Last time the Orioles were in the playoffs …

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OK, so by now we’ve all heard plenty about how the Orioles are back in the playoffs for the first time since 1997. October 15, 1997 to be exact, when they lost 1-0 to the Indians in Game 6 of the ALCS on a Tony Fernandez homer off Armando Benitez in the 11th inning.

I thought it would be interesting to take a look back at the boxscore from that game. First of all, the starting pitchers were Mike Mussina for the Orioles and Charles Nagy for the Indians, which is more than enough to get a kid who grew up watching baseball in the 1990s giddy.

And here are the lineups:

   CLEVELAND INDIANS               BALTIMORE ORIOLES
1. Omar Vizquel, SS             1. Brady Anderson, CF
2. Tony Fernandez, 2B           2. Roberto Alomar, 2B
3. Manny Ramirez, RF            3. Geronimo Berroa, RF
4. David Justice, DH            4. Harold Baines, DH
5. Matt Williams, 3B            5. Rafael Palmeiro, 1B
6. Jim Thome, 1B                6. Cal Ripken Jr., 3B
7. Sandy Alomar, C              7. B.J. Surhoff, LF
8. Brian Giles, LF              8. Chris Hoiles, C
9. Marquis Grissom, CF          9. Mike Bordick, SS

I mean, where to even start?

Well, first of all Jim Thome batted sixth and played first base for the Indians that day. And tonight, 15 years later, he’ll play for the Orioles.

Omar Vizquel, who led off for the Indians then, just played his final game Wednesday. Sandy Alomar, who caught for the Indians then, just interviewed this week to be the Indians’ new manager. And his brother, Hall of Famer Roberto Alomar, played second base for the Orioles then.

Brian Giles, who hit eighth for Cleveland, later went on to be one of the elite hitters in the NL for the Pirates. Brady Anderson, who had 50 homers the previous year, batted leadoff in a Davey Johnson-managed Baltimore lineup that had Rafael Palmeiro fifth and Cal Ripken Jr. sixth.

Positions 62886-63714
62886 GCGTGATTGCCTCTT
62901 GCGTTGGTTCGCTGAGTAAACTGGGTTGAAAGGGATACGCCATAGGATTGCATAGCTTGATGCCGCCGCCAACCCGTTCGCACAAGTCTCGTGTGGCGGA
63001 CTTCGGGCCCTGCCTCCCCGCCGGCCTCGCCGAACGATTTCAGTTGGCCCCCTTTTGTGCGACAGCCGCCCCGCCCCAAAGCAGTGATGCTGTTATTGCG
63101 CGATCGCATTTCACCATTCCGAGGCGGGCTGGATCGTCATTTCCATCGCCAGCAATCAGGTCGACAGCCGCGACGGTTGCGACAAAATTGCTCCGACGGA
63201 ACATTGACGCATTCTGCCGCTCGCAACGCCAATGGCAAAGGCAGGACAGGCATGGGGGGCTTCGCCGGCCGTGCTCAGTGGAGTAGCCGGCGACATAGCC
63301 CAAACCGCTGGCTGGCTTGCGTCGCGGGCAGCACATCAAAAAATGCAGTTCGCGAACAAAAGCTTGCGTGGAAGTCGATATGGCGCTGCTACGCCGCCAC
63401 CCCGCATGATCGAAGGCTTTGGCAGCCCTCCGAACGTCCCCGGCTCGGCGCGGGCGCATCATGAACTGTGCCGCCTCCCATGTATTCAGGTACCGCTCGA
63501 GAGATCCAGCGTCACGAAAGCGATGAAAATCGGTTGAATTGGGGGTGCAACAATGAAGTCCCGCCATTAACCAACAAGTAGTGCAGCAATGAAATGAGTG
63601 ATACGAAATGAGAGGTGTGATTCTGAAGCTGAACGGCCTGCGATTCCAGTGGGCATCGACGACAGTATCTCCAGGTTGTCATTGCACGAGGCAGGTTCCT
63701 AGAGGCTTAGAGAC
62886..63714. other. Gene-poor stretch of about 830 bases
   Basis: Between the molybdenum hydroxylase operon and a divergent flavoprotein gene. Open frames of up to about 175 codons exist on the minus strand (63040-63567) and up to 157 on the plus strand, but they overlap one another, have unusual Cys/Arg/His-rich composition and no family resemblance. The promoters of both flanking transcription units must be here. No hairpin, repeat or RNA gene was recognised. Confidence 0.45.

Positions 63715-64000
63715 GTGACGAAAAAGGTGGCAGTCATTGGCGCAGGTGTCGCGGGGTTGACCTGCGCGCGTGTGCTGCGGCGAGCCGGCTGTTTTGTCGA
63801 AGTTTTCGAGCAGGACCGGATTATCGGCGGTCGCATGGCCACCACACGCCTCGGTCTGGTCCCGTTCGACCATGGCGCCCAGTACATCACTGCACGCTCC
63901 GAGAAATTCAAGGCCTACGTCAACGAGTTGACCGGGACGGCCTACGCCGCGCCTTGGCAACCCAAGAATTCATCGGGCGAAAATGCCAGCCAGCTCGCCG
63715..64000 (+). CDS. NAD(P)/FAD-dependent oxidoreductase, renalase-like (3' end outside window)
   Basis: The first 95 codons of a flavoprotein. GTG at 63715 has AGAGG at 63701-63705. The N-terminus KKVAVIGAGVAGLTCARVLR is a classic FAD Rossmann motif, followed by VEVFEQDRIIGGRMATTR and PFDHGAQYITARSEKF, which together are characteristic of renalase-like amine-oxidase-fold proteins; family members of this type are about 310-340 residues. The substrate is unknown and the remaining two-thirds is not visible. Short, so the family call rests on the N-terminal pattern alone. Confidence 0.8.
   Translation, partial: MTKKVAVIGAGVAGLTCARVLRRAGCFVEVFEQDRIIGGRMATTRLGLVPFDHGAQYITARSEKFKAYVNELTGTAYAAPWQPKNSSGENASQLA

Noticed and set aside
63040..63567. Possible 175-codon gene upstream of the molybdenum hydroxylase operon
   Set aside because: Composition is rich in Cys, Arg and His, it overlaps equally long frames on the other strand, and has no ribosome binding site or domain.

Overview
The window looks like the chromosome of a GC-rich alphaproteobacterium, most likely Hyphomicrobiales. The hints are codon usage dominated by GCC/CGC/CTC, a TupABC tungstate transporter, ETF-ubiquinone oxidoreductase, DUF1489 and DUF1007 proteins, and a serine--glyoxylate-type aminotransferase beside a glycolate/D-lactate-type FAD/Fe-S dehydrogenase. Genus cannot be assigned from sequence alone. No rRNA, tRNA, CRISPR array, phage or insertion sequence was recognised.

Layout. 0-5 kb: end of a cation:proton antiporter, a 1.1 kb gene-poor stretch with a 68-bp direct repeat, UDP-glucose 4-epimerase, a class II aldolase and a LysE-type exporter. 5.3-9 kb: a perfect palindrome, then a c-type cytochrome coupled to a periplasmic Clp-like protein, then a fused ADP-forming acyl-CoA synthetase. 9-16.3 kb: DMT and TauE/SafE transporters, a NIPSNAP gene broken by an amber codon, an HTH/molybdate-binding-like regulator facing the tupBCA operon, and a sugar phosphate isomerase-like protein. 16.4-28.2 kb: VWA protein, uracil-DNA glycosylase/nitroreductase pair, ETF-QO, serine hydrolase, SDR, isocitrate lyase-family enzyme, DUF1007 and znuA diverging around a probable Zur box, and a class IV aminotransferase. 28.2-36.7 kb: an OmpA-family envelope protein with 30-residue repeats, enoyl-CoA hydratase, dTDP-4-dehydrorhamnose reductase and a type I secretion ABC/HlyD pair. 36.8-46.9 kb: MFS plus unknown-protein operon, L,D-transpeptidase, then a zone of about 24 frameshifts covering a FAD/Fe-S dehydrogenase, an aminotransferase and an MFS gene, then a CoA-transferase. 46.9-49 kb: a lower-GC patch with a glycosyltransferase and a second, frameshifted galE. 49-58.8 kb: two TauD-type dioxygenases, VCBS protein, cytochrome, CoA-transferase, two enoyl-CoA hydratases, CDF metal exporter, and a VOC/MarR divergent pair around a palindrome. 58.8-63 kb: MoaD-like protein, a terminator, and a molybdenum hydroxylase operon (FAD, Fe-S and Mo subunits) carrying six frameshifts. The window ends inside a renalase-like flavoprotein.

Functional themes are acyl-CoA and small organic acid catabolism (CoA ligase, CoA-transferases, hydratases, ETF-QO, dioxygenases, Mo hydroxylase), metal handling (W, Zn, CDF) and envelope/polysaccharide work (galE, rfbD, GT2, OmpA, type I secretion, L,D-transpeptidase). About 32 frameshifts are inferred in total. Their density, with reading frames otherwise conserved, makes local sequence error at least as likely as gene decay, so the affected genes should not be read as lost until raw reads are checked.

Oh, and here’s a list of some players who appeared off the bench or out of the bullpen: Eric Davis, Jeffrey Hammonds, Jerome Walton, Lenny Webster, Jose Mesa, Randy Myers, Paul Assenmacher, Mike Jackson.

I’m going to force myself to stop now because I could seriously just stare at the boxscore from now until the Cardinals-Braves game starts tonight and be perfectly happy.

UPDATE: MLB.com has video of Fernandez’s game-winning homer off Benitez:

Thanks to Jake Silver for digging up the video.

Imagine the Cleveland baseball club in green

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Everyone talks about getting rid of Chief Wahoo but nobody does anything about it.

Well, that’s not totally true. As we’ve noted, Major League Baseball and the Indians are slowly doing something about it. But the thing they’re doing — a slow phase-out of Wahoo, hopefully in a manner no one really notices — is likely going to anger just as many as it pleases. Such is the nature of a compromise. Such is the nature of trying to do the right thing but being afraid to state the reason why they’re doing it.

A bold move would be a lot more interesting. Not just getting rid of the logo, but totally rebranding the Indians in a cool and exciting way that would inspire people to buy in to the new team identity as opposed to merely lament or accept the abandonment of the old one. To that end, a man named Nick Kendall came up with a super fun and super great-looking redesign and rebranding of the Indians over the weekend.

Kendall, who is not really a big baseball fan but who has spent a lot of time thinking about uniforms and design, went back to 1871 and Cleveland’s first professional baseball team, the Forest Citys (yes, that’s how it was spelled). He took their logo — an interlocked F and C — and built an entire set of uniforms out of it and some aesthetic choices of his own. The new color scheme is a dark green and white. He even includes two alternate, solid-jersey designs. All of it is done in a great looking mockup. Really, go check it out and tell me that’s not cool.

I like it for a couple of reasons. Mostly because the uniforms just look fantastic. I love the design and would love to see a team with that kind of look in the game. We have too many reds and blues. Green is woefully underused in Major League Baseball and it’d be good to see some more green around.

Also, as Kendall notes, and as soccer shows us, the “[city] [mascot]” name construction isn’t the only way to approach team names, and so the name — Forest Citys, or some derivation of it — would be unique in baseball. Maybe it’s be “The Cleveland Forest Citys/Cities.”  Maybe “Forest City B.C.” would be a way to go? Maybe, as so often happened with baseball teams in the past — the Indians included — the nickname could develop over time. It’s certainly preferable to the option a lot of people point to — The Cleveland Spiders — which (a) evokes the worst baseball team in history’ and (b) sounds like something a 1990s NBA marketing team would come up with.

If the Indians are going to get rid of Chief Wahoo — and they are — why not do something fun and new and exciting?